Qu-Ax has also moved to machined bearing caps on their QX RGB square crown 19" frame but David assures me it’s significantly more expensive to do - which seems clear from the €20 bump in price! I guess time will tell how well the off-centre mounting affects the bearings on my wheel.
I have grabbed by feeler gauges and calipers to see if I can quantify the apparent change in parallelity or if my eyes are just playing tricks on me.

The brake mount was apparently made for a different seat initially, hence the non-ideal fit into the KH handle on the Qu-Ax Eleven saddle - production run sizes no doubt stopped this being redesigned again for this saddle as you can make it fit.

On pedals, I’ve moved to my old faithful Nukeproof Electrons and the whole unicycle is a completely different beast.

And just to be transparent, David from Qu-Ax has emailed me directly regarding this thread.

3 Likes

Insane the crank touched the frame. Is the frame that flexible?
I’ve been pondering getting a 27.5 RGB for a while but that puts me off.

I definitely wouldn’t call it flexible, but there is some flex like all frames. Most unicycles however don’t have the end of the crank within a distance of a few mm of the frame.
It also does seem like I’m the first person to do such a thing…
Riding it, it feels stiff and responsive, especially with how lightweight it is.

If I had another 27.5 I’d do some side by side testing. Perhaps I can take a look at my old KH29 frame some time and see how they compare - they’re probably pretty similar in height.

I’ve got three gripes about mine.

  1. I don’t like the seat. There’s way more curve there than I’d like and the boys don’t like it.
  2. Mine came with 137mm cranks and no option for 145s. For me, I think 150’s would be ideal, but you’d think they’d have a bigger variance in crank options.
  3. Yeah, the pedals suck. I’m just getting used to repositioning my feet as I ride, so originally I liked the way I could just slide my feet around as I rode and get them in the right position. With the metal studs on the Nimbus it seemed like my feet were glued in place. Unfortunately, having only recently learned to freemount, they usually seemed to be glued in the wrong place.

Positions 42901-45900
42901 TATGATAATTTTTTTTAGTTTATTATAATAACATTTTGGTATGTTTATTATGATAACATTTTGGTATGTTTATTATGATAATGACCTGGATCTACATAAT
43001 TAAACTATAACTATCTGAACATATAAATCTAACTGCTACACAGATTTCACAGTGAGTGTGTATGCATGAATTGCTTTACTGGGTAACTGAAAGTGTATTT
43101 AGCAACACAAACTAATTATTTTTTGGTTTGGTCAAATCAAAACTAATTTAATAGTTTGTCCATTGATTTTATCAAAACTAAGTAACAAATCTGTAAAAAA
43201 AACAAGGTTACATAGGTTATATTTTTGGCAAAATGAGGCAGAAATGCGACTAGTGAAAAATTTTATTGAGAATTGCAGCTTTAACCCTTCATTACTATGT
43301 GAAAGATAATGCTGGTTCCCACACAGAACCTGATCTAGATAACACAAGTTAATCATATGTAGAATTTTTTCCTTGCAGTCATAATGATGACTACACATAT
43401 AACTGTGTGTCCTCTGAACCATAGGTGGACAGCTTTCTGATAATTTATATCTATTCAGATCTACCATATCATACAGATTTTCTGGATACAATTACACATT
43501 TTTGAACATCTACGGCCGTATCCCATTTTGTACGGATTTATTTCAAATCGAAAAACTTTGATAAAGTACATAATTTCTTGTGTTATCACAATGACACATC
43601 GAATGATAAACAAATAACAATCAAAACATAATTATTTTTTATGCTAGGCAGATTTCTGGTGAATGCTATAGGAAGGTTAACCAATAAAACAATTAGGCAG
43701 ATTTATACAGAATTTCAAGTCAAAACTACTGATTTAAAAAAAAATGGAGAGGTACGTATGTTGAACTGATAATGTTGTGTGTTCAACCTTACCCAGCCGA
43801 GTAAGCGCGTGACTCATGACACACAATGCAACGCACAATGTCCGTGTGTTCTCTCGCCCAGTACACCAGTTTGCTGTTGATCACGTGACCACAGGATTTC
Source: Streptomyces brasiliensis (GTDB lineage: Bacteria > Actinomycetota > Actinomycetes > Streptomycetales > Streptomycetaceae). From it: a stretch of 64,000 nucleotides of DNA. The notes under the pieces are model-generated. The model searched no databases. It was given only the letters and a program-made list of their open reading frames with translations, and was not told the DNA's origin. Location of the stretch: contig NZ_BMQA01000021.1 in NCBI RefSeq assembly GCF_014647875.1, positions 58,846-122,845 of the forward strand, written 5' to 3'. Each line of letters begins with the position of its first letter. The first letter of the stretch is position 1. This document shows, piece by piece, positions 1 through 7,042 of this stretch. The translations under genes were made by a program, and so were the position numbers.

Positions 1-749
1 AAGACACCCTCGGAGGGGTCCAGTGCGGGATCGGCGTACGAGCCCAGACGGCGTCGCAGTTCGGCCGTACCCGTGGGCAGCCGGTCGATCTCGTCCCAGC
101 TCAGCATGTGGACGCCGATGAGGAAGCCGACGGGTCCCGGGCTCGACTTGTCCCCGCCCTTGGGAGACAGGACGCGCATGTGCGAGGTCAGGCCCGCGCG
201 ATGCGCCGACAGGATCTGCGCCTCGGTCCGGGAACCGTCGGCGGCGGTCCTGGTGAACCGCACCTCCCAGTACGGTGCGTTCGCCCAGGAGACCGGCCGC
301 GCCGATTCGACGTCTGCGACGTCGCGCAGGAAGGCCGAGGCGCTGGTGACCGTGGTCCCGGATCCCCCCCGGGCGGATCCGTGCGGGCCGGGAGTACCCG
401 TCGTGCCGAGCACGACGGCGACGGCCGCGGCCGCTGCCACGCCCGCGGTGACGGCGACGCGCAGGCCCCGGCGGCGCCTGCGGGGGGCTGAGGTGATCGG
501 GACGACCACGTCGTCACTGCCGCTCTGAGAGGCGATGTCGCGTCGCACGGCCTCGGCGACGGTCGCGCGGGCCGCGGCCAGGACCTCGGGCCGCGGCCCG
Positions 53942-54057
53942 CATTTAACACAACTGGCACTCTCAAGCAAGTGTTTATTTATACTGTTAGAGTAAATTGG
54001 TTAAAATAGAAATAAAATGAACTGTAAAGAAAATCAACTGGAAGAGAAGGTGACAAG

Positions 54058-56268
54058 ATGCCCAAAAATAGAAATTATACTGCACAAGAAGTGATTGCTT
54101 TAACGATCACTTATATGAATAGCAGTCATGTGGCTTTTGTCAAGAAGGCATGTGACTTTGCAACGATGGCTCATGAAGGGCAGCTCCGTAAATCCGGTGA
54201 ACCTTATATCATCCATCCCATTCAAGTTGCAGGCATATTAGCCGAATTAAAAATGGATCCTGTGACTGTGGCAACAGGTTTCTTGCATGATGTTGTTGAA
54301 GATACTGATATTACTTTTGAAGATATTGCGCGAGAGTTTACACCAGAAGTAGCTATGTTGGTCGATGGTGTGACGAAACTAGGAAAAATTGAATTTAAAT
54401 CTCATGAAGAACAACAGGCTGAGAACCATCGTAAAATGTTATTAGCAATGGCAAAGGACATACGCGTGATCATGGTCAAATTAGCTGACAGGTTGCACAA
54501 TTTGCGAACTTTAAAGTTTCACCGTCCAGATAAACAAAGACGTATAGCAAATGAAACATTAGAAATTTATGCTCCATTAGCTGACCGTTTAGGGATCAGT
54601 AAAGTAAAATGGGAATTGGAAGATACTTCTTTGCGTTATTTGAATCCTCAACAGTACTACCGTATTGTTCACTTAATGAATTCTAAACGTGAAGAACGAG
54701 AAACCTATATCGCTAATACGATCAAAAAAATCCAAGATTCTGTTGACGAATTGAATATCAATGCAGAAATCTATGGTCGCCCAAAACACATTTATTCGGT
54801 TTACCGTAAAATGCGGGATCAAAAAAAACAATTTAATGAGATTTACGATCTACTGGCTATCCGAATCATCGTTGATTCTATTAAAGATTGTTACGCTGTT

Other than that, I was impressed with it. It’s very light, the crank setup does seems to be an improvement over ISIS and the seatpost also seems very solid and very light. So far the brake has worked fine for me. It’s much better than any mechanical disk brake I have ever used and better than any rim brake I have used with a wide rim.

Oh, interesting. And changing the angle didn’t help at all? What size RGB did you get?
I quite like the seat despite normally riding a Fusion One, but I’ve ridden for quite a lot of years on classic Fusion Freerides and similar KH seats so perhaps I’m just more used to the shape.

Are you in the UK?.. :wink:
They have a pretty large selection if you buy from Qu-Ax directly, but that wasn’t practical for me due to the import duties I’d have had to pay.

Have you replaced them now? If so, what have you gone with?

From looking on the Qu-Ax website, seeing as most of the options are no additional cost - I think the basic option should be the QX-Series Cross with nylon pins. That’s a genuinely good pedal and although not quite as grippy as the metal pin version you could happily ride that off-road (and I do on identical shape pedals from elsewhere). Although UDC no doubt pay less buying in bulk with the Qu-Ax cross option as the pedals themselves are sold for half the price.

1 Like

I’ve adjusted the angle of the seat, but I still don’t like it. All the way tilted up seems to be the best aa I can ride with my butt more hanging off the back of it. I find the Nimbus stadium saddles to be more comfortable, at least for short rides.

I’m in the US and the only cranks I was aware of here were the 137 and 145s and 137s are what come with it.